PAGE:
The Walter Scott Medal for Valor is a medal awarded for acts of bravery by the Garda Síochána.
It is not a state award, being in the gift of the Garda Commissioner.
The Garda medal was instituted at the behest of Colonel Walter Scott, a New York City philanthropist who took an interest in policing. In 1923 he gave to the Garda a one thousand dollar gold Bond, which would pay in perpetuity for a gold medal.
The award was to be presented under the following condition: No action, however heroic, will merit the award of the Scott medal unless it takes the shape of an act of personal bravery, performed intelligently in the execution of duty at imminent risk to the life of the doer, and armed with full previous knowledge of the risk involved.
In 1942, the award condition was amended to most exceptional bravery and heroism involving the risk of life in the execution of duty.
The medal was designed by John F. Maxwell, a Dublin-based teacher who also designed the Garda Síochána crest. 44 millimetres (1.7 in) in diameter with five panels on the face. The inscription on the top panel is "The Scott Medal" and on the lower panel "For Valor" (note the American English usage of the word "valour"). On the right and left are the eagle and shield of the United States and the harp and sunburst of Ireland, respectively. The centerpiece is the Garda Crest with the intertwined letters G.S. for Garda Síochána.The medal is a Celtic cross which is
The reverse is inscribed "Gharda Síochána na h-Éireann". The four outside panels are the arms of the four provinces of Ireland, Ulster, Munster, Leinster and Connaught. [ dubious ]
An Garda Síochána, more commonly referred to as the Gardaí or "the Guards", is the national police service of the Republic of Ireland. The service is headed by the Garda Commissioner who is appointed by the Irish Government. Its headquarters are in Dublin's Phoenix Park.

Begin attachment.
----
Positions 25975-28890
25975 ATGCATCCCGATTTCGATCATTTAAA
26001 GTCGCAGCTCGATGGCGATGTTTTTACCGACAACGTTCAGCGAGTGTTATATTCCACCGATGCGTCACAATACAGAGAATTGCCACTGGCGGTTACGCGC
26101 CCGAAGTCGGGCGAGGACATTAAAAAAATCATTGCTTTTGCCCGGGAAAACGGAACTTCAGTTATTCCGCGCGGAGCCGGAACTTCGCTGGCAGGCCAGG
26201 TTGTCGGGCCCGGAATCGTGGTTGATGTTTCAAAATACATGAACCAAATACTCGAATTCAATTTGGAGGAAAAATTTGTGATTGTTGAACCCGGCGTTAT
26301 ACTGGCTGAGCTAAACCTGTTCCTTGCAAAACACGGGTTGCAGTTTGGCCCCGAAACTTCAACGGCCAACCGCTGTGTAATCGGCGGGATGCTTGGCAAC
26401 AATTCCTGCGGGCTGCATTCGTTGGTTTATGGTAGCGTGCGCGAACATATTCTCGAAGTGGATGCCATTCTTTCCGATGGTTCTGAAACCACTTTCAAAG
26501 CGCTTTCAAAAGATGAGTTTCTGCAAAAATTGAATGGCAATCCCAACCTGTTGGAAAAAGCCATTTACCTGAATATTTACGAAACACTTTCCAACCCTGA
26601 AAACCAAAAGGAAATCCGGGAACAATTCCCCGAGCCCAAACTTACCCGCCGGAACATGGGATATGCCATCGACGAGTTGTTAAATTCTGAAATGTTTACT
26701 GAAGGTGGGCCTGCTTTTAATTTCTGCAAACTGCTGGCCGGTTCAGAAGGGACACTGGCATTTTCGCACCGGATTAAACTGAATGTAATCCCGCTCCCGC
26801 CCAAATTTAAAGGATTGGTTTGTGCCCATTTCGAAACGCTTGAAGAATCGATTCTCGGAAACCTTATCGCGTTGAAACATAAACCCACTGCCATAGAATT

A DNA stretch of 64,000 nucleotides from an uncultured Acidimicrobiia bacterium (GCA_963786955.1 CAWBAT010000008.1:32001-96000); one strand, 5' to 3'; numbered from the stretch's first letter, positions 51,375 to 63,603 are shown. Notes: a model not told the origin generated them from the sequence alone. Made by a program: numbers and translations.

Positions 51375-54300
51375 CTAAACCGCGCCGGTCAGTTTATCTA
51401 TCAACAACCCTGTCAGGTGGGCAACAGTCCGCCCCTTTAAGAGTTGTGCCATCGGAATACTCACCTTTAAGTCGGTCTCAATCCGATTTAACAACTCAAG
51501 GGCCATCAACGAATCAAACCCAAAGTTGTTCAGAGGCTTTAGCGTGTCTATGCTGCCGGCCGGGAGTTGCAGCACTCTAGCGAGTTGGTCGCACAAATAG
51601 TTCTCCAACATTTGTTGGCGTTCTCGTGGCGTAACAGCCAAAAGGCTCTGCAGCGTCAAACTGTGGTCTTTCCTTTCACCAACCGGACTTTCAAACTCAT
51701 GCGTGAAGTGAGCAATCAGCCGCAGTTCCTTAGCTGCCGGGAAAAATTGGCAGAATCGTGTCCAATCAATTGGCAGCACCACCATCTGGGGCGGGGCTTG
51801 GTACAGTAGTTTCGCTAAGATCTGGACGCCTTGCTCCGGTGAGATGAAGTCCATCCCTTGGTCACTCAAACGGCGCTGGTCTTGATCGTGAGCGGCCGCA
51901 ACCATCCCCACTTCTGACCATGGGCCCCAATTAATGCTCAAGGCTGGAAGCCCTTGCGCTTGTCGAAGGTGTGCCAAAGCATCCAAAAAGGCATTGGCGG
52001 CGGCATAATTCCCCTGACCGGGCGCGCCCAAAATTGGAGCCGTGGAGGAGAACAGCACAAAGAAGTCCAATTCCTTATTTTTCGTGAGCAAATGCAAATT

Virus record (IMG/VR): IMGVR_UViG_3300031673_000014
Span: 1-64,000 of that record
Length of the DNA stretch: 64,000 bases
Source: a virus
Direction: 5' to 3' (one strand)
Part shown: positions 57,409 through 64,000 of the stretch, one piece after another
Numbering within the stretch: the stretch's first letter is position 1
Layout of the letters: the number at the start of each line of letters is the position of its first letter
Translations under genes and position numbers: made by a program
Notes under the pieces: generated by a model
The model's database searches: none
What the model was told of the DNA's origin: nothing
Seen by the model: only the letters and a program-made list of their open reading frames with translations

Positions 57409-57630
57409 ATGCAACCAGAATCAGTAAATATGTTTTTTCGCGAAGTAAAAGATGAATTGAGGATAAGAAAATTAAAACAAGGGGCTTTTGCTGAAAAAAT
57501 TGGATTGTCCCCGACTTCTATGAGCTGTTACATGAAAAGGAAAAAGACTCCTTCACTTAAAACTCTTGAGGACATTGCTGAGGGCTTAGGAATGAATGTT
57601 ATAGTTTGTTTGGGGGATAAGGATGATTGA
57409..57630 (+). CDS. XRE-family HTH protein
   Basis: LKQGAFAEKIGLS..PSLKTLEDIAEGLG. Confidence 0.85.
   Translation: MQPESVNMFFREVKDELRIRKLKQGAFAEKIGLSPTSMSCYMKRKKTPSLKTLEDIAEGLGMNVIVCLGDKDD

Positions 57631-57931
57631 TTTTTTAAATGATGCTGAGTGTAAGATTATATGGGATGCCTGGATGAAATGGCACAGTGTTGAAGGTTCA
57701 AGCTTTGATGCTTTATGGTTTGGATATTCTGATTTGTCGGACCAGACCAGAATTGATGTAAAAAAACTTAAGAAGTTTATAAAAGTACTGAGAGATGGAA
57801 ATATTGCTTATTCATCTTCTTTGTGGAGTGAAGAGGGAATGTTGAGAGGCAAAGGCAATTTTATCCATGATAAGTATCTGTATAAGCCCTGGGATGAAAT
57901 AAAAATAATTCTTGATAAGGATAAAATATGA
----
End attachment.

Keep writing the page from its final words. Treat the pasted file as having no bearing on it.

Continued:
Detective Garda Jerry McCabe was a member of the Garda Síochána, the national police force of Ireland. McCabe was killed in Adare, County Limerick on 7 June 1996, by members of the Provisional IRA, during the attempted robbery of a post office van.
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Brian Connaughton, Garda Síochána and recipient of the Scott Medal, 8 October 1899 – 26 March 1983.
Henry L. Smith, was a Garda Síochána and recipient of the Scott Medal.
Joseph Scott was an Irish policeman with Garda Síochána and a recipient of the Scott Medal.
Vincent Nolan, Garda Síochána and recipient of the Scott Medal, 27 August 1936 – 25 January 1980.
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Patrick J. Molloy is an Irish law enforcement officer with Garda Síochána (22601G) and a recipient of the Scott Medal.
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Thomas J. Flaherty was an Irish policeman with Garda Síochána (22405G) and a recipient of the Scott Medal.
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Peter P. Canavan was an Irish policeman with the Garda Síochána (17441F) and a recipient of the Scott Medal.
Martin Donnellan, Garda Síochána Detective Sergeant 17179D and recipient of the Scott Medal, born 1948.
John M.G. Cosgrove, Garda Síochána 17458H and recipient of the Scott Medal, born 1949.
John Aiden Donnelly, Garda Síochána 20051D and recipient of the Scott Medal.
Samuel Donegan was a member of the Garda Síochána who was killed by a booby-trap bomb left by the Provisional Irish Republican Army in 1972.
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The Garryhinch ambush was a surprise attack on the Garda Síochána by the Provisional IRA on 16 October 1976. A bomb planted by the IRA in a farmhouse at Garryhinch on the County Laois-County Offaly border in the Republic of Ireland was detonated. Garda Michael Clerkin was killed in the blast, and four other Gardaí at the scene were badly wounded. The incident was one of the few occasions during The Troubles when police officers in the Republic of Ireland were deliberately targeted.